Welcome to the Bosque Gigante. Welcome to the giant forest," says Lou Jost. He is standing in a rain forest located on the Osa Peninsula in Costa Rica. It is an area he knows even better than Tom Bradley knows Los Angeles. After his brief salutation, Jost offers nothing further. He and his guest are standing alone in the rain forest and, quite apparently, conversation has come to an end. Jost, 32, does not seem uncomfortable. Normally, he is a reticent man, content, in fact, to go days at a time without saying a word. He prefers to listen as the forest speaks.
From a thicket 20 feet away a low sound like that from a tuba signals the presence of a curassow, a rare turkeylike bird. Far above, one howler monkey offers a throaty call to another, who replies with something that sounds like a chorus from Jingle Bells. Evsceneserywhere, male hummingbirds are buzzing, in hopes of catching the attention of females. And nearly drowning out everything is a drawn-out note performed by a chorus composed of thousands, perhaps millions, of cicadas.
Despite witnessing the seemingly endless ribbon of leaf-cutter ants at work, the undulations of a deadly fer-de-lance as it moves from one hidey-hole to another and the unpredictable flight of a brilliant azure Morpho butterfly, the visitor senses that the real action is taking place in the treetops, hundreds of feet above the forest floor.
Jost came to the same conclusion several years ago. At the time he was enrolled as a doctoral candidate in physics at the University of Texas in Austin. While on vacation in 1981, he drove 250 miles south of Austin to spend a week in a forest in Mexico called Rancho del Cielo. He was enthralled with what he saw there, and in 1982, he arranged a monthlong study break with friends from the university's zoology department to tour the rain forests of Costa Rica. This time, Jost was so affected by the beauty of the forests and the mystery that lay beneath their thick mantle of vegetation that he decided he should shelve his preoccupation with trying to make sense out of cold fusion and "chaos" or whatever the problem of the moment might be in the realm of theoretical physics, and study the very tangible dynamics of rain forests.
The following year, he made a six-month expedition to Costa Rica. One afternoon, Jost found himself alone in Braulio Carrillo National Park, a rain forest near the Atlantic—the Osa Peninsula is on the Pacific coast—kneeling beside a large, freshly fallen tree. "Its high branches were packed with orchids and bromeliads [air plants]," Jost says. "That was when it really became obvious to me how much richness there was above me. Then and there I vowed never again to return to the tropics without figuring out a way to get up there."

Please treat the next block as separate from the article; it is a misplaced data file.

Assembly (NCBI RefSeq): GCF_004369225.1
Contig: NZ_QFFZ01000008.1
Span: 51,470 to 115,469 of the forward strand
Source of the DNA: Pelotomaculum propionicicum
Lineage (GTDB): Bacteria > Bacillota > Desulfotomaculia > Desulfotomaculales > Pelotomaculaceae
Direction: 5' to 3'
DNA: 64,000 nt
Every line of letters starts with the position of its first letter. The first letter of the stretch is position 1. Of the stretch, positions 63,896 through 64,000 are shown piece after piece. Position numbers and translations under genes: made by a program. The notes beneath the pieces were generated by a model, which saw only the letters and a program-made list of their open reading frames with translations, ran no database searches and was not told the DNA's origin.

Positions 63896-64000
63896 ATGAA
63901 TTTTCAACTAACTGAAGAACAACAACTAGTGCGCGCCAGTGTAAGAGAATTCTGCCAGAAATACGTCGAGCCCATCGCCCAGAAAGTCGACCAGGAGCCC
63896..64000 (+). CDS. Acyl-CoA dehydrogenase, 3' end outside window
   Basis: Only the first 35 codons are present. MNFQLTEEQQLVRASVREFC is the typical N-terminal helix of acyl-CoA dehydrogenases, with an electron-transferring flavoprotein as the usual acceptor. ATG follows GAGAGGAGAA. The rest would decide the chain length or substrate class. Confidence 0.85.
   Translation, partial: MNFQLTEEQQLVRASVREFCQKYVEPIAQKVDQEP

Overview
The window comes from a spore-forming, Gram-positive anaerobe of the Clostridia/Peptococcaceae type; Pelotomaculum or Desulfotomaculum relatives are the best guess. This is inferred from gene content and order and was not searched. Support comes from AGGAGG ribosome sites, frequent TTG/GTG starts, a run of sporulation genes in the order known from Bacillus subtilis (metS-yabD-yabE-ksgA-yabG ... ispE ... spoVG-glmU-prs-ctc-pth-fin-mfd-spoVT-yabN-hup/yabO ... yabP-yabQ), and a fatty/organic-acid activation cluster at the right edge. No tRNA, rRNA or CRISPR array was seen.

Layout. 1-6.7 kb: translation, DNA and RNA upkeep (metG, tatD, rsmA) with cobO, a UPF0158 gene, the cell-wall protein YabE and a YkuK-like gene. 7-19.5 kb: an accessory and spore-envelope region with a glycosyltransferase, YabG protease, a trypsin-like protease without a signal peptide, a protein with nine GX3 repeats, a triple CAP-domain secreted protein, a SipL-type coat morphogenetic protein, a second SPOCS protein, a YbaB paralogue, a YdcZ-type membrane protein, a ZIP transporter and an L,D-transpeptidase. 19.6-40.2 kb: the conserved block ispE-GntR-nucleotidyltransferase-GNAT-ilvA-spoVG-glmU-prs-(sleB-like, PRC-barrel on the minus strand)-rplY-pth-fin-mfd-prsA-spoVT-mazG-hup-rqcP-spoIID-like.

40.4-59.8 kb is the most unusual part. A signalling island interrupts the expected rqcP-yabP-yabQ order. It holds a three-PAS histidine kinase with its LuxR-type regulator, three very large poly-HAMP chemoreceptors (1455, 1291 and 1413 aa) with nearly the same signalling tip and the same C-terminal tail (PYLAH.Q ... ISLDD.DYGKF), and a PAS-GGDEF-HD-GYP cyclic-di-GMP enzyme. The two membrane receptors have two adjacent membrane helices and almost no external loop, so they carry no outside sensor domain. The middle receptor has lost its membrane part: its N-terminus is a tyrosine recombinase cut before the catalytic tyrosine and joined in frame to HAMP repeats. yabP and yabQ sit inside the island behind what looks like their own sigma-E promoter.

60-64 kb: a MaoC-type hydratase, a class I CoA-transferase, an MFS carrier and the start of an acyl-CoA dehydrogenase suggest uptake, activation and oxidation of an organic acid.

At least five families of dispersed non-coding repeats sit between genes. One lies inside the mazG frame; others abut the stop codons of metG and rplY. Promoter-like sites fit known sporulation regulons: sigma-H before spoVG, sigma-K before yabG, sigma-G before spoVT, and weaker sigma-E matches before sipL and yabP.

Since then, Jost has become one of a handful of scientifically curious adventurers who have begun to reveal the richness of an environment that has been all but unexplored by man. He has lived alone in the top branches of the trees, with his notebook, tape recorder and camera, learning all he can about his lush surroundings. He has come to recognize the importance of rain forests, whose vast numbers and variety of plants, animals and insects are vital to sustaining life on this planet. And he has come to appreciate the fragility of the environment, a concept that will be emphasized to the public at large with the celebration of the 20th anniversary of Earth Day on April 22.
As they compete for sunlight, trees in the tropical rain forests grow slim trunks to amazing heights—50 to 150 feet—before sprouting branches and foliage. Then, in essence, they form a thick, verdant meadow suspended high above the perpetual darkness at ground level.
Yearning to get up into that fecund meadow, Jost recalled tales that he had heard of a similarly inclined American naturalist named Donald Perry, who was said to use a bow, arrow and fishing line to hang climbing ropes over the branches of tall trees. Following his trip to Braulio Carrillo, Jost returned to Austin and bought a powerful hunting bow. He attached a spinning reel to it so that when an arrow was launched, it carried lightweight (4-8 pounds test) monofilament fishing line along with it on its flight. Once the line was looped over a tree branch, heavier test-rated lines could be progressively attached to the initial line and worked up over the limb. Eventually a climbing rope could be hauled over the limb. It was all very similar to the way sailors deploy the thick hawsers used to moor ships.
As he looks about him, Jost's visitor sees his host's purple climbing rope dangling alongside monkey vines on some of the tallest trees in the Bosque Gigante. The system works perfectly. When Jost wants to go up, he slips a mountain climber's harness around his hips and places his hands on one of the metal "ascenders" attached to the climbing rope he has slung over a tall Cariniana pyriformis (a tree in the Brazil nut family that grows to 200 feet or more). Then he puts a foot in another ascender and "walks" up the rope, sliding his hands and feet quickly upward as he goes. The technique actually is more a test of timing and rhythm than it is of strength, and on this point the howler monkeys have nothing on Jost. "When I climb," says Jost, who gives his weight optimistically as 145 pounds, "there is a thrill because if I fall, I die. There's no one around to save me. But I do this constantly, so the real thrill no longer is the climbing, it's the seeing."
Jost is confident in the ascender sling he uses, but because his ropes are left in place for weeks at a time, he worries that animals will chew and weaken them. Whenever he chooses, Jost can let go of the rope, sit back in the harness and look around him in safety; it is a position he exploits to the extreme. Sometimes he will dangle for 16 hours at a stretch.